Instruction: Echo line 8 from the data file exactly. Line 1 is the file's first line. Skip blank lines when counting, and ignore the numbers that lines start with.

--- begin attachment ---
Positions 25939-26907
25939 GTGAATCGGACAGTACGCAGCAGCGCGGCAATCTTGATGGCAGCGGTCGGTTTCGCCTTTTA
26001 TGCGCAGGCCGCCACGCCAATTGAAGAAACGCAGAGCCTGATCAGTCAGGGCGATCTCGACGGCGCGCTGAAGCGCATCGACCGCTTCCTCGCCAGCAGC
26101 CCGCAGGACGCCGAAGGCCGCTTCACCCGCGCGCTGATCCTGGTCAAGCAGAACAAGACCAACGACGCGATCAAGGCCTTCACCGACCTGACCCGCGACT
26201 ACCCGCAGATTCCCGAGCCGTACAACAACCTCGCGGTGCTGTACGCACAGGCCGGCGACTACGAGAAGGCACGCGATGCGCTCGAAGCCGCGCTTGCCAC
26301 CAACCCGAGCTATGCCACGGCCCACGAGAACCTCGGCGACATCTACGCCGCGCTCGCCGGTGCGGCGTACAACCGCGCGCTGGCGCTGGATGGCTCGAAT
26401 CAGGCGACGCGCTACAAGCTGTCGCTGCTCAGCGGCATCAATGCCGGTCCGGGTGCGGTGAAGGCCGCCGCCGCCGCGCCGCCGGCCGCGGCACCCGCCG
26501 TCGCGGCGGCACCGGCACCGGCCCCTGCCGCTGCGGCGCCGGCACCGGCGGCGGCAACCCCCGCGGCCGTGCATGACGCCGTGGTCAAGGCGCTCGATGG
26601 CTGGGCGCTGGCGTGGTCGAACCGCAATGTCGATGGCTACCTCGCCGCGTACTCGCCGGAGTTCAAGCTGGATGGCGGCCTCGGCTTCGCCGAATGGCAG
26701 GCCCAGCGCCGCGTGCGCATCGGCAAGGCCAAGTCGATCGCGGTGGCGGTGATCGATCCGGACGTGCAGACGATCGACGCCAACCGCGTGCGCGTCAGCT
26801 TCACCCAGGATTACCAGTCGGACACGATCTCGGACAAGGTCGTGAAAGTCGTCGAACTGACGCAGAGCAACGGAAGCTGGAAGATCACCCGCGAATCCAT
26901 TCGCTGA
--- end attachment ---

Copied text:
26501 TCGCGGCGGCACCGGCACCGGCCCCTGCCGCTGCGGCGCCGGCACCGGCGGCGGCAACCCCCGCGGCCGTGCATGACGCCGTGGTCAAGGCGCTCGATGG